The Government’s health and social care reforms have placed significant emphasis on the integration of services to improve the quality of care for people and deliver greater efficiencies. In practical terms, the Government has put its money where its mouth is by allocating an additional £2 billion per annum by 2014/15 to social care through the NHS, including the establishment of a dedicated re-ablement fund to support people recovering from hospital. But how is this working and how is the money being spent?
MHP Health Mandate’s new report An atlas of variations in social care reveals that £115 million of Government expenditure earmarked as ‘additional’ in 2011/12, and to be transferred from the NHS to local authorities for improving social care, is being used by commissioners to prop up eligibility criteria for existing services. Eligibility criteria are the indicators and measurements used to assess people’s social care needs and the services they should be able to access.
Our research, as covered by The Daily Telegraph and the Local Government Chronicle, found that two of England’s largest cities – Sheffield and Manchester – spent all of their ‘additional’ funding (over £15 million) on maintaining existing services.
Our research found that two of England’s largest cities – Sheffield and Manchester – spent all of their ‘additional’ funding (over £15 million) on maintaining existing services.
An atlas of variations in social care reveals the financial and personal costs of variations in social care provision. Our research suggests that, the number of emergency re-admissions to hospital for over 75s within 28 days of discharge could be reduced by 227,400 in England if all councils could reduce their admissions to those of the best performing quarter of councils. Such improvements could result in a national saving of £318.4 million per year for the NHS.
We found there is a greater than seven-fold variation in the proportion of older people receiving homecare following a care assessment (defined as a person receiving more than ten hours per week of care in their own home). This is in spite of Government initiatives to increase the opportunities for people to be cared for at home and unlock the efficiency savings this can potentially deliver. In some areas, 1 in 5 people are able to access homecare following an assessment, but in others this falls to 1 in 25 people. The reasons for this variation are unclear.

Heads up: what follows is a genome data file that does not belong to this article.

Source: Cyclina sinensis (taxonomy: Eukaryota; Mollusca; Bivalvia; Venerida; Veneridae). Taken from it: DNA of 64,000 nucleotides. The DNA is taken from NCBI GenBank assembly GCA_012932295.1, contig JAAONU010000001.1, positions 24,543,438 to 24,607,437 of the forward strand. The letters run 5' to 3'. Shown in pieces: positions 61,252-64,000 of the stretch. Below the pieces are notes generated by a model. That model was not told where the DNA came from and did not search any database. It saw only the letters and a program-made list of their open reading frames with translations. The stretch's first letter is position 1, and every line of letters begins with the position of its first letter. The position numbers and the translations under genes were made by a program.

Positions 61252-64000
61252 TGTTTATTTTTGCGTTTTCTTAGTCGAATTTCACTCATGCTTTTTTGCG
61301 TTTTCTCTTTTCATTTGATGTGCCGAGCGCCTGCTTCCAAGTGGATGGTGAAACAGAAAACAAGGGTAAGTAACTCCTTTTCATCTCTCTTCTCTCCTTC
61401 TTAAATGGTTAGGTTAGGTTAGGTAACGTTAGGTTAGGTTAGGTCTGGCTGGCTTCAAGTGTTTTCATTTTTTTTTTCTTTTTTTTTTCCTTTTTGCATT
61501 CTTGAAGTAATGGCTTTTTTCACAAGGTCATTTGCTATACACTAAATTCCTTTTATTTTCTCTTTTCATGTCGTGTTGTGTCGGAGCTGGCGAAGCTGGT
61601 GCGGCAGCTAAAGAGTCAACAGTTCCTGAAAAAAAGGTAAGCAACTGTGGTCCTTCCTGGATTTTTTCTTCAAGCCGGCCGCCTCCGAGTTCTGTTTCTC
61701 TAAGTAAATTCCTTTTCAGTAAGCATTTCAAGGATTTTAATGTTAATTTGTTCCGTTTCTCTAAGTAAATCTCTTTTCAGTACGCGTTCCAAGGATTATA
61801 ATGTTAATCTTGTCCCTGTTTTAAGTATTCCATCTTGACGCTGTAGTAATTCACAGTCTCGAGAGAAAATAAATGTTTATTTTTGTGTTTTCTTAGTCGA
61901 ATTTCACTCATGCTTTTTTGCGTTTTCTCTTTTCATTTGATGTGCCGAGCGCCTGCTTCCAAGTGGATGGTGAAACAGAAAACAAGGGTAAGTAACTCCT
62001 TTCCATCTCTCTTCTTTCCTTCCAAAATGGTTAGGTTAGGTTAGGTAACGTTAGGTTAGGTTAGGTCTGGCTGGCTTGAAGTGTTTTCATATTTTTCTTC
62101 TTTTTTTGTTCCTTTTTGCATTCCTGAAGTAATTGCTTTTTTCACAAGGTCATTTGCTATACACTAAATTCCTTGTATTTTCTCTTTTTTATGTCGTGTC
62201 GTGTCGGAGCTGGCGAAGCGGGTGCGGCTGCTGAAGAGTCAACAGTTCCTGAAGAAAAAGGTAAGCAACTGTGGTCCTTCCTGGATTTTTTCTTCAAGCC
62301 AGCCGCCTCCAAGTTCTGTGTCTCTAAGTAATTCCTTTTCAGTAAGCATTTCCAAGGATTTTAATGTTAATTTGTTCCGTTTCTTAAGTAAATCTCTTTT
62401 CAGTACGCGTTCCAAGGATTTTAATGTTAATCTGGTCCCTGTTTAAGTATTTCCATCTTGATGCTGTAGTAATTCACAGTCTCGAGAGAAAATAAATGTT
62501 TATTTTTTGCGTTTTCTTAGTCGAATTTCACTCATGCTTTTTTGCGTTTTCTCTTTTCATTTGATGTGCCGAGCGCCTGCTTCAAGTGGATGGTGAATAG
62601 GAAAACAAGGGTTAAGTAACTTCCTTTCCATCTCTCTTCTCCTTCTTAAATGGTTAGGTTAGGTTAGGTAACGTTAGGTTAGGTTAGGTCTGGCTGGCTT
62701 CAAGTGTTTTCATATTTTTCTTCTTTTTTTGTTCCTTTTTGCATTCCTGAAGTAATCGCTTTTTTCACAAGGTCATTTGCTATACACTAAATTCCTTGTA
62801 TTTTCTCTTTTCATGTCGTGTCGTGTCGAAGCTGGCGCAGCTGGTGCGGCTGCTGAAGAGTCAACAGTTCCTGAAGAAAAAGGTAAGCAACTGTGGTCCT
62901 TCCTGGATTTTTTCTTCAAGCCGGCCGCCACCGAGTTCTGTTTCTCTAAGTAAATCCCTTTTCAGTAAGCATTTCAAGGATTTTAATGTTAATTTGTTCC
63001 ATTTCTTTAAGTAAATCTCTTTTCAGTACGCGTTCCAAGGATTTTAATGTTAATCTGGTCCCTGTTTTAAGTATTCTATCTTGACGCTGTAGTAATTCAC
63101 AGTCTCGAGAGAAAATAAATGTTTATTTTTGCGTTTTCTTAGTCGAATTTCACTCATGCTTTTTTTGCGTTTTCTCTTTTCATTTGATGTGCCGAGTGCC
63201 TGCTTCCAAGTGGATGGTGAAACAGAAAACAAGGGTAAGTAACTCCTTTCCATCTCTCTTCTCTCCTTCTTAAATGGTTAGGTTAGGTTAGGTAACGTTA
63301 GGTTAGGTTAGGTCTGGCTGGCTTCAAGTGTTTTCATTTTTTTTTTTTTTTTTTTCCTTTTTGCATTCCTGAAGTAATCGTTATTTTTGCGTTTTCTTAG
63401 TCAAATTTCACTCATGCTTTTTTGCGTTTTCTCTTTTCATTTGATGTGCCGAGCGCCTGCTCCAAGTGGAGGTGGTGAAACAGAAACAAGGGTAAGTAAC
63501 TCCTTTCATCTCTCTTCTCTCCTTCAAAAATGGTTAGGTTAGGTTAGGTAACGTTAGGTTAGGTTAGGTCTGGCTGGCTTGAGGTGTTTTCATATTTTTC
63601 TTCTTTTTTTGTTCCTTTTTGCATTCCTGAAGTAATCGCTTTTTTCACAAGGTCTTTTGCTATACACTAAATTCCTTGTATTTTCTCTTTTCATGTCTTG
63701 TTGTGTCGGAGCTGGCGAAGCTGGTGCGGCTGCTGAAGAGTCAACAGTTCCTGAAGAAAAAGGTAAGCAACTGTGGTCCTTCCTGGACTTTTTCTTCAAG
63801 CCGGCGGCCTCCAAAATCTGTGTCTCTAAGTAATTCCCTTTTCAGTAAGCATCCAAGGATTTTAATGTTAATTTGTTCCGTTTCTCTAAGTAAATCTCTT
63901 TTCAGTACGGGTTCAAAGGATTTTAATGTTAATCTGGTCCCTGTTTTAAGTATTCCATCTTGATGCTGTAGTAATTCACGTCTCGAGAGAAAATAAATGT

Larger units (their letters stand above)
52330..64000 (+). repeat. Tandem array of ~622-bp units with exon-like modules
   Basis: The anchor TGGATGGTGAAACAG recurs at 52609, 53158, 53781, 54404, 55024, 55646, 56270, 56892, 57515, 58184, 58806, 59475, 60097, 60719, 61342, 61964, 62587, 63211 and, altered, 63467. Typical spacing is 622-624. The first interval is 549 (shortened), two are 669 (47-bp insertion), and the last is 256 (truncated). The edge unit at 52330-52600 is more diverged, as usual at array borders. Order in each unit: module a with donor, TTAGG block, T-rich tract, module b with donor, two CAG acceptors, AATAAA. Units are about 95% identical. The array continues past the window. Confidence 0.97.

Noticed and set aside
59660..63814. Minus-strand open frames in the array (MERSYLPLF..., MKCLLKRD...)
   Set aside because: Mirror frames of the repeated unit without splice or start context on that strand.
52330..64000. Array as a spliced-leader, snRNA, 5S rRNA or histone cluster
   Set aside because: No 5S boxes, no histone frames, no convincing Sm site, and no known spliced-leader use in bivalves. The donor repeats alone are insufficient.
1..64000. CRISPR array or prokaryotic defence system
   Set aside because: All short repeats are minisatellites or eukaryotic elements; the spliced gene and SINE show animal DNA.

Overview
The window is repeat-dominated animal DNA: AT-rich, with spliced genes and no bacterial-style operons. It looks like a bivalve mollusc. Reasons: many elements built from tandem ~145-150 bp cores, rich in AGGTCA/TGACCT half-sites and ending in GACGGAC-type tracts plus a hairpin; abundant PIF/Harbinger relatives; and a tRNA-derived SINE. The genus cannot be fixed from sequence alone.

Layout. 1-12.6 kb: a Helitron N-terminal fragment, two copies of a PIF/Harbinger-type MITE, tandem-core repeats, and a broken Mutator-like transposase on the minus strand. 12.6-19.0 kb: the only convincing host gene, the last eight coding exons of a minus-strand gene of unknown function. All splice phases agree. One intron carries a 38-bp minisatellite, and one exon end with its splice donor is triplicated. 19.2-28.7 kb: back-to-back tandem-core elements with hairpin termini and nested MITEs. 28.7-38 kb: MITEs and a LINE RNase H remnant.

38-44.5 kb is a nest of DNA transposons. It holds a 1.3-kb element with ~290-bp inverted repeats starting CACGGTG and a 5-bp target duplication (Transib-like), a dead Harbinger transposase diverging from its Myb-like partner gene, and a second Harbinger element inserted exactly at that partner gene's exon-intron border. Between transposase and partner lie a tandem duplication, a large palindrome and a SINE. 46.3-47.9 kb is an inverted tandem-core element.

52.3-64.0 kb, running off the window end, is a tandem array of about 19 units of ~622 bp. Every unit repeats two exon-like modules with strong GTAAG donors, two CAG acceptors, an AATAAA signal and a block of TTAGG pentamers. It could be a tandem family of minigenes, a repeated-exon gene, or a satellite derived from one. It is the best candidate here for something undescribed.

The importance of people with mental health issues needing access to services across public health, NHS and social care was a clear theme of the Government’s mental health strategy, No health without mental health. However, just 4% of the additional £648 million for social care in 2011/12 was spent on mental health services. Given this, it will be interesting to see what proposals are set out in the coming mental health strategy implementation plan to ensure an integrated approach to care.
There were several other striking variations. For example, there is nearly a six-fold variation across local authorities in the weekly expenditure on self-directed support. This is an area that should be looked at further given that the full implementation of personal budgets is under a year away. We also identified a 20% difference between the best and worst performing local authorities in the proportion of people describing themselves as either ‘extremely’ or ‘very satisfied’ with the care and support services available to them. Furthermore, based on the Government’s own figures, over 500,000 people will die in a place not of their choosing over the remainder of this parliament.
There is no doubt that the current social care system is inadequately funded, over-stretched and under-delivering. However as this atlas shows, funding more of the same will not necessarily deliver better care and outcomes for users.
While funding reform is certainly needed, this needs to be coupled with substantial reform to the legal and quality frameworks that govern the delivery of social care services in order to be truly effective and transformational. Our report sets out 30 recommendations to improve services and update the social care quality framework to align it with the underlying drivers of NHS reform to provide a higher quality, tailored and more efficient, service for its users, their families and carers.
By adopting a new quality framework for social care as part of the forthcoming Care and Support White Paper, there is an opportunity to deliver service improvements efficiently that can simultaneously result in tangible benefits to social care users, families and carers.
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